Community Solar, and how it can grow solar in Virginia

By Ben Delman on December 23, 2016

Solar Panel InstallationWhen people think about going solar, they probably picture solar panels going up on their homes or businesses. But this isn’t the only way to go solar. Or at least, it doesn’t have to be.

Community solar takes many forms, but in general, it allows individuals or businesses to buy or lease panels, or invest in shares of an off-site solar system. Community solar subscribers then receive a credit on their electric bill based upon their share of the solar system. This is just as it would be if the system were on an individual’s own roof.

PrintCommunity solar projects have the potential to significantly expand the number of people and businesses that can benefit from solar energy. In fact, a report from the National Renewable Energy Laboratory found projects like these could account for half of all new solar added over the next five years.

There are several reasons why community solar can help bring the benefits of solar to more people. Roughly three quarters of rooftops are not suited to solar. This may be because of roof age, size, or tree shading. Add to this number people who rent, or live in condominiums, and the market for community solar grows.

Aside from people who can’t go solar for structural reasons, there are also those who can’t afford solar’s full up front cost. Community solar can benefit low-income families, students, and others by providing a solar option that does not require the investment of thousands of dollars for a single system.

A good example of a community solar project is one we featured a few months ago. The BARC electric cooperative developed a community solar system that allows its customers to purchase shares of a community-owned system (totaling up to 25% of the customers’ electric use). Program participants pay a 2¢ premium for the electricity that comes from the system. That rate is locked in for 20 years. This allows participants to hedge against projected electricity rate increases. Project subscribers should see a return from their participation in 5-10 years as traditional electricity rates rise.

In this way, community solar can give control to electricity customers, much like going solar on their own homes can.

Unfortunately, most Virginians do not yet have the option to participate in community solar. The exception would be those Virginians who receive their electricity from an electric cooperative that offers a community solar option. So far, BARC is the only Virginia cooperative to offer community solar. Cooperative members should urge their board of directors to look into community solar as an option. Hopefully, as lawmakers see community solar is viable, they will change Virginia’s laws so that we can all benefit from community solar.

Virginia lawmakers will consider legislation next session that would offer a utility administered ‘community solar program’ . In a sense, this is a notable step forward. Even just a few years ago, utilities completely rejected the idea. We now see signs that they are coming around due to the tremendous support for solar in Virginia and our demand for more solar options. That being said, it will be important to watch how the program is actually structured and to make sure that such a program benefits the community and participants.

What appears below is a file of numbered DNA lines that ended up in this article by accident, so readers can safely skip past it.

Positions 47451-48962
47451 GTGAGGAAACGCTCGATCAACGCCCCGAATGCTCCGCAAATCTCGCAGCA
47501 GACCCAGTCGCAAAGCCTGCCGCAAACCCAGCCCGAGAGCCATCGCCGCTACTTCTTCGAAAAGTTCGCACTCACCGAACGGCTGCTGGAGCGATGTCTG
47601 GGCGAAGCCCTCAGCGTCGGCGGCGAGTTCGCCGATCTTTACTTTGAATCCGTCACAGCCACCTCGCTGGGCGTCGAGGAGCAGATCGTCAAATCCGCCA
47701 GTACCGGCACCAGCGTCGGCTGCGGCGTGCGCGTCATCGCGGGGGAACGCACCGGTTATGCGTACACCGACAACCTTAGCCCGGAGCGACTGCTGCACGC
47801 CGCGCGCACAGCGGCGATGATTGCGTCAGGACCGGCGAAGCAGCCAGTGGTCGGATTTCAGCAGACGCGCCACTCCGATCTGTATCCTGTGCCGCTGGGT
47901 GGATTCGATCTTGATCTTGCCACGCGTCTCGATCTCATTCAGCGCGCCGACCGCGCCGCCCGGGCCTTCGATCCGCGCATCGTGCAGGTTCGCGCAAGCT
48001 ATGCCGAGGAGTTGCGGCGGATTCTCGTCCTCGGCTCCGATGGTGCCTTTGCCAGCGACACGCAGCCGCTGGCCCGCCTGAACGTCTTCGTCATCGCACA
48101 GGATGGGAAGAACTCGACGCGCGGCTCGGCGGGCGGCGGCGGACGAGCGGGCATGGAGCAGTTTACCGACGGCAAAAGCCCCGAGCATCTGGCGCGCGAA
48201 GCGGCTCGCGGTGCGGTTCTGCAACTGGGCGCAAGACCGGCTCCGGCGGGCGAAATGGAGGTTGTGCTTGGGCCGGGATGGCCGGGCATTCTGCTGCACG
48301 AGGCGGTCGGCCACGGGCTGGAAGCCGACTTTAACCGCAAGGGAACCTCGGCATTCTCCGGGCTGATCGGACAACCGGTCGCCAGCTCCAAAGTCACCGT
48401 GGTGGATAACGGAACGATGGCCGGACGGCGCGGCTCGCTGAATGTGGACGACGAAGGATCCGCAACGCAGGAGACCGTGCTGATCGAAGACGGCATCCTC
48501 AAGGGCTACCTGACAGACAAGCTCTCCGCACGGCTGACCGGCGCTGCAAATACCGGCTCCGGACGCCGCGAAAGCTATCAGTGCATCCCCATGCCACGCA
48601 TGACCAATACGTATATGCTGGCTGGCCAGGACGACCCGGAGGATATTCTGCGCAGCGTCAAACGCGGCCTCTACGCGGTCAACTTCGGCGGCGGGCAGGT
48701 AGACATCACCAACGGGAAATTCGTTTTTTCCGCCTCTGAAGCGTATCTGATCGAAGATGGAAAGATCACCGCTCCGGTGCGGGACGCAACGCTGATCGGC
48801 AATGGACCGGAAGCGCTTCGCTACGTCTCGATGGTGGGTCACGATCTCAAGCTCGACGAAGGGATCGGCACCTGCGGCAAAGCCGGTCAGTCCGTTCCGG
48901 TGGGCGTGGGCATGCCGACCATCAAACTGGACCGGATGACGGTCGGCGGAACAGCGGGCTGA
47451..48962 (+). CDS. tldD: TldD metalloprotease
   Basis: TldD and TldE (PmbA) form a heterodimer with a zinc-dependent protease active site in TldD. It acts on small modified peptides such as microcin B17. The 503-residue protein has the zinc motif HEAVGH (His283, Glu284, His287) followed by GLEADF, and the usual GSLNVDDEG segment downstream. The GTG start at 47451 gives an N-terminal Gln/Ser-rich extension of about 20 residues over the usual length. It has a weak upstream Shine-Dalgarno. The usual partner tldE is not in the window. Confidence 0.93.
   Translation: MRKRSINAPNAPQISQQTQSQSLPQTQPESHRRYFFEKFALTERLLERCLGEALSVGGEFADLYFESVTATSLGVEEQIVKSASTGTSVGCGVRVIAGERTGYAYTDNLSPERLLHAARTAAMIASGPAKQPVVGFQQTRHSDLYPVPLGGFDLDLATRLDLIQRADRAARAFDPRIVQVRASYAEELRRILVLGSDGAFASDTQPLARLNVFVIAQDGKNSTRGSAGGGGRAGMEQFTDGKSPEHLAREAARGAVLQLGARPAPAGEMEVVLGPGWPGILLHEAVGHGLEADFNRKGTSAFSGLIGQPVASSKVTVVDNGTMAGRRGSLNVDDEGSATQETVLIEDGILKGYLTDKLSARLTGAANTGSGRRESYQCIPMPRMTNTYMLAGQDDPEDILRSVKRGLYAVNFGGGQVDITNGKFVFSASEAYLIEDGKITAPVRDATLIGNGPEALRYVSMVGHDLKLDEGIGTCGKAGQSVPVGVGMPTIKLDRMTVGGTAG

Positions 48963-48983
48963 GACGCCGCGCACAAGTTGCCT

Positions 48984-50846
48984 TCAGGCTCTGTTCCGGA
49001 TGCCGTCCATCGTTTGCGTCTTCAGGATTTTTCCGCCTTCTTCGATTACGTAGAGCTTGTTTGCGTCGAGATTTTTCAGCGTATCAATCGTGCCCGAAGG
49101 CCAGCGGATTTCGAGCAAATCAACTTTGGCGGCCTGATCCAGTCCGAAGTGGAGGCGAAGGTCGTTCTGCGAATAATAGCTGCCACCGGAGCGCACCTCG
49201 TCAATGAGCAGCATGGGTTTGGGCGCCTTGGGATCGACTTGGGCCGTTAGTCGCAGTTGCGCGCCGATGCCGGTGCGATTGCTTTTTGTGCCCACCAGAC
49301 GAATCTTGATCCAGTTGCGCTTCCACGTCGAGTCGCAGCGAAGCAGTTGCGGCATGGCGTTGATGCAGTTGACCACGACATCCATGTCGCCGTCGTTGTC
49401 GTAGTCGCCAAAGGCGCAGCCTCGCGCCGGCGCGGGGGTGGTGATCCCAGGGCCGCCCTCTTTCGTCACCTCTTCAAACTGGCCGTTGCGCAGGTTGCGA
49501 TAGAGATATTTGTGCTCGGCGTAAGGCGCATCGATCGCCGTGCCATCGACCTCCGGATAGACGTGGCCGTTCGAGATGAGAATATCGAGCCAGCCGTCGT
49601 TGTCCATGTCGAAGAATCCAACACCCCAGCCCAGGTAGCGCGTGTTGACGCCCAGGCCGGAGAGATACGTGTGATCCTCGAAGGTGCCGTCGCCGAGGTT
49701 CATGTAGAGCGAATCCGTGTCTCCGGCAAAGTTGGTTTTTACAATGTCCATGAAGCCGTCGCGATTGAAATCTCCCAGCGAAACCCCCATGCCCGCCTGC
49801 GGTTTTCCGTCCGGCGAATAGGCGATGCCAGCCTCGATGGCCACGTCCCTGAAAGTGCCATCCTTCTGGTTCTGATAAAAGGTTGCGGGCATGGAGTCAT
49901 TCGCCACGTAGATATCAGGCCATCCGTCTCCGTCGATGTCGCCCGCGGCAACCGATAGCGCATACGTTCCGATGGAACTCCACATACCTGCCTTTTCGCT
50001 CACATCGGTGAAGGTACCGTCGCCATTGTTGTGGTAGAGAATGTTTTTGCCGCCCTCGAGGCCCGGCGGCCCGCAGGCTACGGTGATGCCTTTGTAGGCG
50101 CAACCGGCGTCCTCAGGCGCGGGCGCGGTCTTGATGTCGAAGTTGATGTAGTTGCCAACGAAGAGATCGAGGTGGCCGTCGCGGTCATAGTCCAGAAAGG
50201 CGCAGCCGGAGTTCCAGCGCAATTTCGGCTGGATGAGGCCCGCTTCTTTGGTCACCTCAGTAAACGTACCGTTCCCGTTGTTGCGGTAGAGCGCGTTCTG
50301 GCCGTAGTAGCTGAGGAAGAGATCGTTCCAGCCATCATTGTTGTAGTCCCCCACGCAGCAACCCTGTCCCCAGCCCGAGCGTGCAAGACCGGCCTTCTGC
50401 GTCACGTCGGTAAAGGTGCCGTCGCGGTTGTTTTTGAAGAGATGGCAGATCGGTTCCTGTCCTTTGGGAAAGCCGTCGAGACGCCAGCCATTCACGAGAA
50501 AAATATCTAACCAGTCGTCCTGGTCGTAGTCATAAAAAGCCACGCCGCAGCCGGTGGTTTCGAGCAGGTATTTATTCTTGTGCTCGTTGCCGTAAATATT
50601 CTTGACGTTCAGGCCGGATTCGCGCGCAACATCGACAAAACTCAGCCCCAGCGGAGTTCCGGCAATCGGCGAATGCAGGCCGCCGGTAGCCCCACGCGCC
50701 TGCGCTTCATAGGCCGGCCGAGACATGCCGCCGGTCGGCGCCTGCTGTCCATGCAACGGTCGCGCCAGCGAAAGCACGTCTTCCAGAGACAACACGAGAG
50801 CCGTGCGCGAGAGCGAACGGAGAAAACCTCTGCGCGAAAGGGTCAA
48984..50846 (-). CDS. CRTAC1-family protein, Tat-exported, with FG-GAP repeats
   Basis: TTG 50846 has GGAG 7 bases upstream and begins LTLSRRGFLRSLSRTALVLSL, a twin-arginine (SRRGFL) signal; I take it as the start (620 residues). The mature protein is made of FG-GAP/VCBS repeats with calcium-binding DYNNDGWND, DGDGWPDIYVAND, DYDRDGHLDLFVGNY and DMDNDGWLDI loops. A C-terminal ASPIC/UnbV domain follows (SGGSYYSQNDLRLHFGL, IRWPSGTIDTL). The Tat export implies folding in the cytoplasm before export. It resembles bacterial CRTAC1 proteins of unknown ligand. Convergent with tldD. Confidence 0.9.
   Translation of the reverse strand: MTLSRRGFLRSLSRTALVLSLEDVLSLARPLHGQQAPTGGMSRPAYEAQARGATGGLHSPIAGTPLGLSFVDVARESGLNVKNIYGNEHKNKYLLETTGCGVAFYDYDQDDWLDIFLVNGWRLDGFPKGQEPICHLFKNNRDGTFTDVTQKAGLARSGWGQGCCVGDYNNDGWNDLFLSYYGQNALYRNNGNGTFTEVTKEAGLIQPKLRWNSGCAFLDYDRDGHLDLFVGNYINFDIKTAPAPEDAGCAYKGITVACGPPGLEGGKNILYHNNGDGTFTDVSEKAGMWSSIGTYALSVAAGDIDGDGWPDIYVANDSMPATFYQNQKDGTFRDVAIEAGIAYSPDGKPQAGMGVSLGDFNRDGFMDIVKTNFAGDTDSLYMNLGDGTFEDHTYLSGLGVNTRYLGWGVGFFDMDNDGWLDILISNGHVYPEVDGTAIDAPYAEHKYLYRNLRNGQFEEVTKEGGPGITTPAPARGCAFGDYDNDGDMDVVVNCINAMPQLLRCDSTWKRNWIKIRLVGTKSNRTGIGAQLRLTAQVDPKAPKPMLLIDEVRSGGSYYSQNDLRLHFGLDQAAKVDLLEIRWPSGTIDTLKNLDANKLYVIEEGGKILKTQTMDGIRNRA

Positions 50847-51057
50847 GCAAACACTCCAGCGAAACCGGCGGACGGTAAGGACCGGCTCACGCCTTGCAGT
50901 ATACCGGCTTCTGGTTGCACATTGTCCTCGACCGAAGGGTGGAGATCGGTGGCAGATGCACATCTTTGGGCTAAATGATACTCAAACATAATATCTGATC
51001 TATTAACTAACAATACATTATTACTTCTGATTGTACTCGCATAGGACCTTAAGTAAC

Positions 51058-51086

There are several things we as solar supporters should look for in a future utility-backed community solar program:

  1. Is it a good economic deal for participants?

The community solar program should enable participants to lower their electric bills by joining, or offer a good economic value or investment.

  1. Is it customer friendly?

The community solar program should make it easy for participants to sign up and unsubscribe. If participants move within their utility’s service territory, they should be able to transfer their share to their new residence. Also, it should be easy for participants to understand what they are paying for. Participants should be made aware if there will be on-going charges for maintenance or other costs as a result of participating.

  1. Does it provide community benefits?

A key trait of community solar is that the shared-ownership nature of the system provides benefits to the community beyond the electricity it generates. This includes job creation, providing added grid resilience, and an opportunity for low-income families to benefit from solar energy.

Additional resources:

Shared Renewables HQ

    • An information center for shared renewable energy projects and policies across the U.S. Allows you to view policies by state and tracks shared renewable energy projects around the country.

DOE Guide to Community Shared Solar

    • A resource for those who want to develop community shared solar projects, from community organizers or solar energy advocates to government officials or utility managers.

IREC Community Renewables Model Program Rules

    • A guide from the Interstate Renewable Energy Council that outlines model program rules for community-scale renewables.

Solar Gardens Institute

    • An organization dedicated to helping communities pool their resources and go solar. Their website includes a map of shared projects and organizations around the country.

Richmond Community Solar Feasibility Study

  • This report from Virginia Commonwealth University reviews several examples of ways to deploy community solar. It outlines four community solar case studies, investigates perspectives on these issues via interviews with policy experts in Virginia, and uses Geographic Information Systems (GIS) mapping to determine the feasibility of developing a community solar project in Richmond.